Anonymous said...

"There was a ranking-list flashed at meetings, with the names of staff who did not meet their sales targets. It was a public shaming routine, and to meet the targets, my weekends were usually spent at roadshows." & "Operating in such a high-pressure environment meant that some sales staff resorted to employing strong sales techniques to get the customer to sign on the dotted line."<--------true!!! I also was embarrassed by my entire network and labelled stupid repeatedly by my manager for not selling enough high risk products...

sigh~some financial consultants(my colleagues) are worse..the plan is 15 years but they sell as 5 year plan..but consumer at the point in time didn't know its a REGULAR PREMIUM, she thought SINGLE PREMIUM..the 30,000 she put in is now worse 5000 after 5 years..the bank "volunteered" to investigate for a month but she said,wat for? they are losing side as she already signed on the financial needs analysis..I don't understand why staff like me who sell honestly are labelled stupid but all my colleagues who sell without honestly are promoted so quickly and got fat commission every time..they are praised and if anything goes wrong,MAS sure shield them.

Anonymous said...

These stories are too familiar in the insurance industry. The honest advisers penalised and the unethical agents given more incentives and sayang by superior and the company. What do you think of those agents who qualify for MDRT, COT or TOT? Are they ethical? If you examine every case these people sold , 9 out of 10 cases are questionable.They should have been charged by MAS or even can be considered police case.These so called 'achievers' are actually crooks and scammers beneath a respectable looking woman and man .Don't judge these by the cover. They are good actors and would stoop to anything to get you to buy their rotten products.They could suck up to you and in some cases if it is a woman could give anything you ask.
They get promoted to titles like senior or executive financial consultants but the truth they are anything but consultants. They have brought disgrace to the consultant title.Soon title like consultant will have same meaning as crook, conman and cheats.
They seem to have the protection of MAS and the company.If not, how come there are these people on the loose. MAS should check those agents who appear in the annual paper advertisement.They are 100% scammers.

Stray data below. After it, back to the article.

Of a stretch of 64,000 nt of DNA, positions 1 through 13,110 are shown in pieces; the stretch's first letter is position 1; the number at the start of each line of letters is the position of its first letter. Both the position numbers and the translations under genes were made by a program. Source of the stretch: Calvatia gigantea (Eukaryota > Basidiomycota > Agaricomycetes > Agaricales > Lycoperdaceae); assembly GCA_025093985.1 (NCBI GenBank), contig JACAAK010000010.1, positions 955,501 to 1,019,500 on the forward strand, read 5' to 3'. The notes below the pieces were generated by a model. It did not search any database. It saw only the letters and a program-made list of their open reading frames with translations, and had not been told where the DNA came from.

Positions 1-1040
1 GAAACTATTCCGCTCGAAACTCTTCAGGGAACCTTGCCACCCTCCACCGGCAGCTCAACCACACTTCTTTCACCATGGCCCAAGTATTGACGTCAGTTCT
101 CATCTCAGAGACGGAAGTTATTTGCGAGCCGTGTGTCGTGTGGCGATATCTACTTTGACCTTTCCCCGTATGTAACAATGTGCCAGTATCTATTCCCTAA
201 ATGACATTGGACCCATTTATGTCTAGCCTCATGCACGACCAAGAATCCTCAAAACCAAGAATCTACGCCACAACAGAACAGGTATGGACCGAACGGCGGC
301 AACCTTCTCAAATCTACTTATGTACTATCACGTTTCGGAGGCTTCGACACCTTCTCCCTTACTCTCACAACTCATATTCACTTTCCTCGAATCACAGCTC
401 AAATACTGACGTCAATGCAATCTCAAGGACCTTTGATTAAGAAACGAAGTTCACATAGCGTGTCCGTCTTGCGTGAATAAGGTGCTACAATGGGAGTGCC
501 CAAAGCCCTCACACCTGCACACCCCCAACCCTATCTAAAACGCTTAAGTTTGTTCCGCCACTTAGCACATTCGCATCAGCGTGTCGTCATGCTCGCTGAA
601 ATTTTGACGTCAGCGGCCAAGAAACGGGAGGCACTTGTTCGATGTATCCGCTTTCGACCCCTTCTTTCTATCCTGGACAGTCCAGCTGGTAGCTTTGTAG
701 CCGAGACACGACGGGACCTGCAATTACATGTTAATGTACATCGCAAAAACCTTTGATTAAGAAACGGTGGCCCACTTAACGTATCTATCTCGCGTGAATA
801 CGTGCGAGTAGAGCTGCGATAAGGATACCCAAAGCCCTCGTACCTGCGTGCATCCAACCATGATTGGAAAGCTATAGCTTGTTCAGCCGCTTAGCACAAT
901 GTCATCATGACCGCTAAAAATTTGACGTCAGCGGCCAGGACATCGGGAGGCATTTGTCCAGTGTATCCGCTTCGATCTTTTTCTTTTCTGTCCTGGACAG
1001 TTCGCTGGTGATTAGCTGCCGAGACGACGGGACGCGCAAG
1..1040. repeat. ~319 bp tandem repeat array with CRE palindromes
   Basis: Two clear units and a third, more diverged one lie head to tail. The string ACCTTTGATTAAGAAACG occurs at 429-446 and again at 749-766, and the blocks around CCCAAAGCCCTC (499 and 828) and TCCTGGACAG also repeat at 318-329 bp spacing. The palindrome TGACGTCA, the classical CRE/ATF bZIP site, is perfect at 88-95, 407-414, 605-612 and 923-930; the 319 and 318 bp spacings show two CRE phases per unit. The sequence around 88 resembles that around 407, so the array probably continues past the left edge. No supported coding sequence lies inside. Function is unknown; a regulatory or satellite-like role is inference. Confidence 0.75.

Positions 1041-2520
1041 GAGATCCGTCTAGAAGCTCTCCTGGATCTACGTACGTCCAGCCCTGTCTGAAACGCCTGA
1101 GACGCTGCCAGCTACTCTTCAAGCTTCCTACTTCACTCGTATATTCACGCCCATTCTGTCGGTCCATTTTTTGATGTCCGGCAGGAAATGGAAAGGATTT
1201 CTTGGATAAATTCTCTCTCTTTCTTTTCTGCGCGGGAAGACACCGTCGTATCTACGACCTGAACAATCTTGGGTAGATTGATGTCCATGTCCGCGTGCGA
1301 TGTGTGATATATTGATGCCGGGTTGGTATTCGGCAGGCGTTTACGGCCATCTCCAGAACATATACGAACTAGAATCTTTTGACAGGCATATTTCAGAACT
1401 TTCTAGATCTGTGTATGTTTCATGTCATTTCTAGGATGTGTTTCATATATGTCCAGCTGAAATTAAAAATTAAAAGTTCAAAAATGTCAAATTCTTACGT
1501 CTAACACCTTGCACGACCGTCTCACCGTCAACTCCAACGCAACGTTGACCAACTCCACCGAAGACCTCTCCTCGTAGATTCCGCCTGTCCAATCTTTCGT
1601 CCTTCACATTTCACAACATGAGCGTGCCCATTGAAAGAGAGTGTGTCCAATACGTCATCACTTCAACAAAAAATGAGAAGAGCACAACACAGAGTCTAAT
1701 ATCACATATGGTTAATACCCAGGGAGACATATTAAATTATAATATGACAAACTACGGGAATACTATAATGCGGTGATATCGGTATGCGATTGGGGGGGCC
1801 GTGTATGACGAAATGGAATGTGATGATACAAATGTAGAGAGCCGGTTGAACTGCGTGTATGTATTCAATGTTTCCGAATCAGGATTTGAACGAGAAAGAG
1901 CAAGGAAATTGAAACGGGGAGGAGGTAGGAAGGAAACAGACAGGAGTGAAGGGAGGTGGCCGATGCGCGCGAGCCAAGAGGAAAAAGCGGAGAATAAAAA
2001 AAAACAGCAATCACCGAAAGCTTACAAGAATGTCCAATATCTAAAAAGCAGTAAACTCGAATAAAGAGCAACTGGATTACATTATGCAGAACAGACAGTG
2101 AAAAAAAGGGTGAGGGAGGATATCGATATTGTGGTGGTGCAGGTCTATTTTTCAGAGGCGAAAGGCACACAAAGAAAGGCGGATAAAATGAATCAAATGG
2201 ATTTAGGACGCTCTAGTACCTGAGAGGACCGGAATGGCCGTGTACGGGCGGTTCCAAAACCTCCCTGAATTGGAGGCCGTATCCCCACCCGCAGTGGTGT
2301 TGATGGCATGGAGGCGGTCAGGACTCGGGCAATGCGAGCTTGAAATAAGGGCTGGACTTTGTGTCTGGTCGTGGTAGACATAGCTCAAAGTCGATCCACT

Anonymous said...

The idea of paying slightly higher interest rate to senior citizen is good. some bank do that on their non-promotional rate. still very little.
so it was v easy for RM to persuade old people to go for higher interest rate. now of course we know we have been fooled. for more interest n to lose all savings, wat sort of deal is it?

Anonymous said...

Agreed with Davids point. I think what needs to be done is to make it easier for common folks to buy govt securities. Currently the application process is cumbersome and overly complex for the common man. OR govt can structure an instrument that mirrors the I/R of 10 yr sgs bonds. much like setting the cpf rate for Special Account. Instead of adding an additional 1% if put in CPF, it can simply be the raw average without the 1% p.a. It will work out to be around 2.77% p.a. CPF can administer this one year term "government bond FD". When the economy is good, govt can add 1-2% p.a. to 'reward' savers. It should be available to all to encourage a thrifty society. cheers

Anonymous said...

I was previously working in a Financial institute providing clients with financial advices, and even before "sub prime losses" were uncovered last year, I have long felt this position should NOT be a sales position in order for staff not to experience the dilemma between hitting sales target or representing correctly to clients.

Don't you agree something should be done to to convert this position into a non-sales position so as to safeguard investor's interests?

Anonymous said...

I tink..our views are not heard..why not we write in to ST? I think in order for us to win, we must let more people in the other countries know of our plight..then those bank RMs in banks like DBS,POSB,OCBC won't dare to mis-sell..you know la,if we don't do anything,they will continue doing and might misled our future generation or parents...We cannot let evil prevails..! They are complacent because got MAS backing..Just go ask around branches in Pasir Ris(I stayed there),recently I want do some fixed deposits..some RMs almost brainwashed me to put into some investment linked plans without telling me it is NOt capital guaranteed..Then I told them about the financial crisis but they said the bank is not affected by Lehman's Bros. Sigh.you see..Trying to push the blame to DBS but didn't know they are also at fault(try to mis-sell to me-an elderly uncle)

If we continue to press on and gather more support,we might even cause a restructuring in their banking management system. Because what they are doing now is downright unethical...We must put a stop to such nonsense..

Anonymous said...

It is not in the interest of MAS if sale drops because of clients' interest. For MAS, the market is to serve the salespeople and FIs and not the consuming public. That is why it is taking a supervisory position and bochap what the FIs and their accomplice are doing so long they don't recieve complaints.